Cornus alternifolia

Pagoda Dogwood

Plant Type:


Cornus alternifolia - Pagoda Dogwood offers horizontal tiers of branches which creates a form that inspires its common moniker. Creamy yellow-white flowers are 2.5 inch cymes occurring in May-June, fragrant. Fruits are a black-blue with a glaucous blush. Dark green leaves develop a muted but attractive red-purple in the late season. Red-brown-purple stems are handsome all through the many months when trees are denuded, especially noteworthy because of the handsome branching character of this worthy native. Part sun in organic, moist and acid draining soil. Our plants are cutting grown, not grafted. Small established tree pot grown from cutting.

Please scroll down to Genus Overview for more information.


15-20 ft


20-30 ft



Characteristics and Attributes for Cornus alternifolia

Season of Interest (Flowering)

  • Spring

Season of Interest (Foliage)

  • Spring / Summer / Autumn

Interesting Bark

  • Colored

Autumn Interest

  • Fruit / Berries / Seed Heads
  • Autumn Leaf Color

Nature Attraction

  • Songbirds


  • Sun Tolerant
  • Morning Sun / Afternoon Shade
  • Dappled Shade
  • Shade Tolerant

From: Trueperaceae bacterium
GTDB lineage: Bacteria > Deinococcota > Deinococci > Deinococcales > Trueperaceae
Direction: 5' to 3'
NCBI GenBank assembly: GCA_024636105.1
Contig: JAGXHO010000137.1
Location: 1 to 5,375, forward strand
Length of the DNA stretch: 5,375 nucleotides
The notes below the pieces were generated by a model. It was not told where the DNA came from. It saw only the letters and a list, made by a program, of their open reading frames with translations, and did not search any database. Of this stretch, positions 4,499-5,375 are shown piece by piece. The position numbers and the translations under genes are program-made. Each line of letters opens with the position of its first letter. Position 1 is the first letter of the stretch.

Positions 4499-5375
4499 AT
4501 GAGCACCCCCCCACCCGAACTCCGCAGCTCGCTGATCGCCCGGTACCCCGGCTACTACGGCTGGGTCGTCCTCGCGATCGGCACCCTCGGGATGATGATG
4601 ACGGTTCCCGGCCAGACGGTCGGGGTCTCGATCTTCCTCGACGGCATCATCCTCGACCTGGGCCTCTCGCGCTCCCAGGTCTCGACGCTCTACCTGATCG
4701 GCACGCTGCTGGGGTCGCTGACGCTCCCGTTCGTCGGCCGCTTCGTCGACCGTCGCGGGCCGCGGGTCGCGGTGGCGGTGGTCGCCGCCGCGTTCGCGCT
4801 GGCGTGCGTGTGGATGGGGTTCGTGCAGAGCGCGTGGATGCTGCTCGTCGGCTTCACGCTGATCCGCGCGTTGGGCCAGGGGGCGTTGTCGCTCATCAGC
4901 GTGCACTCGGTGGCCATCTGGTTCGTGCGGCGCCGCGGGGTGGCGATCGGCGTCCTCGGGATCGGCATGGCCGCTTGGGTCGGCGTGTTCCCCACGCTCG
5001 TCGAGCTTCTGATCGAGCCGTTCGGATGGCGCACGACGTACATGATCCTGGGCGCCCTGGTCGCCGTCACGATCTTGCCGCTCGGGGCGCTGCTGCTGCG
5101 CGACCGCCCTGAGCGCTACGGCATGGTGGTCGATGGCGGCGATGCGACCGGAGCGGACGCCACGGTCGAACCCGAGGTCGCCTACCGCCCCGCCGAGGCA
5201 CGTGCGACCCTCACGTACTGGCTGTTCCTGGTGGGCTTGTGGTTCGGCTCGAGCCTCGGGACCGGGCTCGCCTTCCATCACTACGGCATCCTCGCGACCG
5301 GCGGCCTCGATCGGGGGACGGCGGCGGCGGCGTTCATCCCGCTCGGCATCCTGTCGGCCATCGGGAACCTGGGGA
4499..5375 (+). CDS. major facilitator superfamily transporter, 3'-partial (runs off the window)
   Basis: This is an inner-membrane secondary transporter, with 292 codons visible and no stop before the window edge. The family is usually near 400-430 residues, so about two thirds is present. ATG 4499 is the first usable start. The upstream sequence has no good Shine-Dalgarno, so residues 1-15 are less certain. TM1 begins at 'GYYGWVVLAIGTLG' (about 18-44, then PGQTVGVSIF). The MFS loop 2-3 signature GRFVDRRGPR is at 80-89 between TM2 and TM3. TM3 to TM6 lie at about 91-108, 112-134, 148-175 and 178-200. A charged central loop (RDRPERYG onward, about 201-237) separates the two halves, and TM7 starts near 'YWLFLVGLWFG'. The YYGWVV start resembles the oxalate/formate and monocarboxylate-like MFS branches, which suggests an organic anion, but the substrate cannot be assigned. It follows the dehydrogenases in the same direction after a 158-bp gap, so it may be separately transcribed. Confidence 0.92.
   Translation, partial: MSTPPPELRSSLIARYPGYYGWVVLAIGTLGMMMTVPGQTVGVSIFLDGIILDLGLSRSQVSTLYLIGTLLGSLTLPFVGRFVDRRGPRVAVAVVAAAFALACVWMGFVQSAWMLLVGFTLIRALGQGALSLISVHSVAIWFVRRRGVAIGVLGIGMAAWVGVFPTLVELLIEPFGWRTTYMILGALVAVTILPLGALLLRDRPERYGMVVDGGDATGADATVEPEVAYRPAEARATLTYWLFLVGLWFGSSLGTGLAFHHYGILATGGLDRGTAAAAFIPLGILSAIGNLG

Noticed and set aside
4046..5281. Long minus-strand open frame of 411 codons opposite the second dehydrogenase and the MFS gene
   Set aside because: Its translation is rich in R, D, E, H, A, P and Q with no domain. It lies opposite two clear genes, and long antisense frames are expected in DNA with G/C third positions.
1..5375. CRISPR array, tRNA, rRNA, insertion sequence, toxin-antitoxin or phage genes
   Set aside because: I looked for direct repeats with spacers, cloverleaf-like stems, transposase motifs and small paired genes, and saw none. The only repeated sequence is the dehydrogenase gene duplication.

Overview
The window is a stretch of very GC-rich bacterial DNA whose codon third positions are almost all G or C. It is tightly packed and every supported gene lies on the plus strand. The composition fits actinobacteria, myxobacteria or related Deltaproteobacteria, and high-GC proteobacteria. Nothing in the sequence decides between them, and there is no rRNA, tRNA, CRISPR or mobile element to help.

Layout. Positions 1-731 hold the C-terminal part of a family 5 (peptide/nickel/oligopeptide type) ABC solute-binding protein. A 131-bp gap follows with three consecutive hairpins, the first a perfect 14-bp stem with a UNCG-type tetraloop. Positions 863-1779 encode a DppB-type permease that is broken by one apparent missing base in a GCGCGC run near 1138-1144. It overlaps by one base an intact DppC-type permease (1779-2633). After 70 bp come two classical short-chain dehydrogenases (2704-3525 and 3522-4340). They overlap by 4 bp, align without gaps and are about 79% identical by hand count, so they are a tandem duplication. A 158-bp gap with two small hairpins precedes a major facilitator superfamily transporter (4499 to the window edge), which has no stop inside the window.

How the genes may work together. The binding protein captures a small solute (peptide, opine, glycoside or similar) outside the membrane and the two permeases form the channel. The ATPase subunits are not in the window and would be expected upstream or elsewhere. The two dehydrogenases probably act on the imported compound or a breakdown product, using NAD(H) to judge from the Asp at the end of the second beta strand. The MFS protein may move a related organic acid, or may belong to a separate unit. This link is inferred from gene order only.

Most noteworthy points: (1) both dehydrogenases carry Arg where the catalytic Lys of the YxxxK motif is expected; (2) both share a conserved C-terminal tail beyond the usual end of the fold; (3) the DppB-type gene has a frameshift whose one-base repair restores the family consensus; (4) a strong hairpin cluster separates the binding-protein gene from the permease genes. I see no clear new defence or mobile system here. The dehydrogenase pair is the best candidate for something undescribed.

• Shrub Border
  • Woodland
  • Hedgerow
  • Natural Garden
  • Specimen

Growth Rate in the Garden

  • Medium


  • Organic
  • Moist
  • Acid
  • Fertile


  • Eastern North America

Propagated By

  • Cutting Grown

Genus Overview: Cornus

Cornus. The Dogwoods come in many sizes – low growing shrubs to rounded trees. They are indispensable in a garden with almost all species and cultivars sporting four seasons of interest. Many exhibit richly-colored winter wood, attractive flowers and pretty berries in blue or white. Most offer terrific fall foliage color. The cultivars that offer gorgeous winter bark are especially well-used as background to lower growing evergeens or as foreground shrubs set before conifers, their stem colors glowing in winter against a backdrop of green, black-green, yellow or blue. All that produce flowers and fruit are very fine choices for the wildlife enthusiast. The trees provide nesting spots. When shrubs are grouped together these also provide nesting opportunities for some species of sparrows and even catbirds among others. The trees and shrubs provide nectar for bees and many other pollinators when in flower. Birds relish the late season fruits. All prefer fertile soils that retain some moisture between rain events. All of our offerings are cutting grown.